Reed Reexamines The Secondary

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With a few days to watch the tape from Baltimore's 31-26 win over the San Diego Chargers, safety Ed Reed isn't concerned with the secondary he leads.

"They just executed their game plan to a 'T,'" he said on Wednesday. "I wouldn't say it was communication. Sometimes, we had perfect calls and guys were in perfect position. I went back and looked at the tape, and we're in position. They just knew exactly what they wanted to do.

"Some of the time, they knew how to occupy the safety. That game will help us get better, secondary-wise, to take care of how people are going to attack that."

And that could be the key to this weekend's matchup with the Cleveland Browns.

The Chargers took deep strikes downfield to take advantage of the sheer size of 6-foot-5 receiver Vincent Jackson, 6-foot-2 wideout Legedu Naanee and 6-foot-4 tight end Antonio Gates when they saw one-on-one coverage with Baltimore's 5-foot-10 cornerbacks Domonique Foxworth and Fabian Washington.

With strong safety Dawan Landry moving down in the box at times, Reed was the only help over the top, forcing the former NFL Defensive Most Valuable Player to cover the back end himself.

While the cornerbacks were very active against their larger opponents, many times, there simply wasn't much they could do.

"We can play the coverage in a more together fashion and help those corners out a little bit better than we did, and the corners will come up and make some plays," head coach John Harbaugh noted. "'Fabe' was all over the last one and had his hand right in there, and they came down with the ball. That's a case of a guy being covered and him still making the catch. There are a lot of things we can do to get better."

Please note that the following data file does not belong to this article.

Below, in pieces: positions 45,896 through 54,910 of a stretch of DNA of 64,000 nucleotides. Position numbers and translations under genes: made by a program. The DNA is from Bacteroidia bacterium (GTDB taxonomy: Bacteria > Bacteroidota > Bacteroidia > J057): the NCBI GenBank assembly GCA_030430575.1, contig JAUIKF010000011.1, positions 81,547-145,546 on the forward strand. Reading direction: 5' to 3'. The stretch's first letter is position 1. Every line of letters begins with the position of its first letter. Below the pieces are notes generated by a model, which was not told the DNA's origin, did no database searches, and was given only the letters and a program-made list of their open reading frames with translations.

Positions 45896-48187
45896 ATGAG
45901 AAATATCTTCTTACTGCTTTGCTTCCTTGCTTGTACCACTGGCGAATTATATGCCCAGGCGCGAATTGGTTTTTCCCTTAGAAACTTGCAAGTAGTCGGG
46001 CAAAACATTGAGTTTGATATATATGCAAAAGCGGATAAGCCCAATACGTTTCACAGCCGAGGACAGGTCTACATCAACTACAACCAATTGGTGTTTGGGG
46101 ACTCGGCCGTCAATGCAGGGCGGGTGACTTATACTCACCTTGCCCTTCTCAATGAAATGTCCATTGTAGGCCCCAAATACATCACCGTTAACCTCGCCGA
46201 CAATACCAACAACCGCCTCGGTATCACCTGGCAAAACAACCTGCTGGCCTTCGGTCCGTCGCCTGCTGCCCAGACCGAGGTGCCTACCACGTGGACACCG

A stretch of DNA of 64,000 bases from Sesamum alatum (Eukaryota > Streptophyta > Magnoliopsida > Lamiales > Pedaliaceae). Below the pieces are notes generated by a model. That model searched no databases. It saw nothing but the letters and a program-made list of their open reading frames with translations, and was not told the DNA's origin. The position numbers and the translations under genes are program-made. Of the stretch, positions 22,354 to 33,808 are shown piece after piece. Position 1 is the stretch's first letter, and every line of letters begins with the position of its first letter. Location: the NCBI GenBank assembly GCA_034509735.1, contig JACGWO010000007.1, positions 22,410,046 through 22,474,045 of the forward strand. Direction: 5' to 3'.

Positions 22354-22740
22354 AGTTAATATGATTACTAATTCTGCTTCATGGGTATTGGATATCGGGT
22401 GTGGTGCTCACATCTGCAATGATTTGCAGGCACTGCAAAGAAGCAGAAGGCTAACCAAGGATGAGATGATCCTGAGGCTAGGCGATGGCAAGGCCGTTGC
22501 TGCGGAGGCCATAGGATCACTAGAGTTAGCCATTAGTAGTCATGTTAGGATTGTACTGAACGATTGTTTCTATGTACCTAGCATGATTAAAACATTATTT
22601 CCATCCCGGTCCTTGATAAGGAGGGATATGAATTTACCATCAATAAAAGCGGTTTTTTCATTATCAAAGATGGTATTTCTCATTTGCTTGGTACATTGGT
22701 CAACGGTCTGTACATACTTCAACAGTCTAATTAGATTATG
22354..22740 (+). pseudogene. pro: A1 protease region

The Ravens did manage to keep San Diego out of the end zone on four tries from the red zone, but the Chargers freely moved the chains through the air, totaling eight pass plays of 20 or more yards.

"Giving up over 400 yards is a lot to a good quarterback and receivers, but it wasn't anything we've ever seen before," said cornerback Frank Walker. "We're not going to panic or anything like that. As a defensive back, they say your memory has to be cleaned out. Of course, there are things that are in your mind, but for the most part, you have to let it go."

That is not to say the players have completely moved past it. Foxworth was notably down on himself immediately following the game, but was cheered when he went back to the film.

"Right after the game, I thought I was the worst corner ever," the Baltimore native admitted. "But then I realized that for all the double-moves and all the fakes, none of that tricked us. Teams make plays from time to time, but that won't be happening anymore."

The Browns have a big receiver in Braylon Edwards (6-foot-3, 215 pounds), who is another long-ball threat. Edwards is currently leading Cleveland with seven catches for 104 yards, including a 24-yard reception.

Walker, who made a stellar play on the Chargers' final series when he out-jumped Naanee in the end zone and deflected a potentially game-clinching touchdown, said the Ravens have a plan.

"Guys were in the right position [against the Chargers]," he explained, "but now we just have to focus on being a little more reckless when the ball arrives, as far ripping the receiver's arm and getting the ball."

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